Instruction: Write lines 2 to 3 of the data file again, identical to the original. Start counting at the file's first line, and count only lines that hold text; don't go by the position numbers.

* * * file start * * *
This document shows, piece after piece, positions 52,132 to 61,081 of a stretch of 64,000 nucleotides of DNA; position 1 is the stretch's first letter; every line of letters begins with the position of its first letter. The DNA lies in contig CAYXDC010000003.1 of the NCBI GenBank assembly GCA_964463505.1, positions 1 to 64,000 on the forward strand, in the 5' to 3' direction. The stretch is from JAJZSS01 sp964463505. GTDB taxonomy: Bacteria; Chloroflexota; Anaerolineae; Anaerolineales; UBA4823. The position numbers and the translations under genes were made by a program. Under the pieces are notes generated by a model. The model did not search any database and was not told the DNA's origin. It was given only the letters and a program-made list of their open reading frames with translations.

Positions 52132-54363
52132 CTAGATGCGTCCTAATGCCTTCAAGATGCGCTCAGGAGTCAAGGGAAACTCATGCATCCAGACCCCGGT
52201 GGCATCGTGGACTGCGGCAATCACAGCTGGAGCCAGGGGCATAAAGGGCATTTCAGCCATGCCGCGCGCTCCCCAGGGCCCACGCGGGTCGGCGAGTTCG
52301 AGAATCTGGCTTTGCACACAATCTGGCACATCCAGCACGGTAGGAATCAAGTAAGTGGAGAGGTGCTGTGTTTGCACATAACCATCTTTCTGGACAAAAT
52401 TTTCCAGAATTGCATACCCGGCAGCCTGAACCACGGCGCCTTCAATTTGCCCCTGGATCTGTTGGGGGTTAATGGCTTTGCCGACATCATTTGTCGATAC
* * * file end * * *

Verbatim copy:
Positions 52132-54363
52132 CTAGATGCGTCCTAATGCCTTCAAGATGCGCTCAGGAGTCAAGGGAAACTCATGCATCCAGACCCCGGT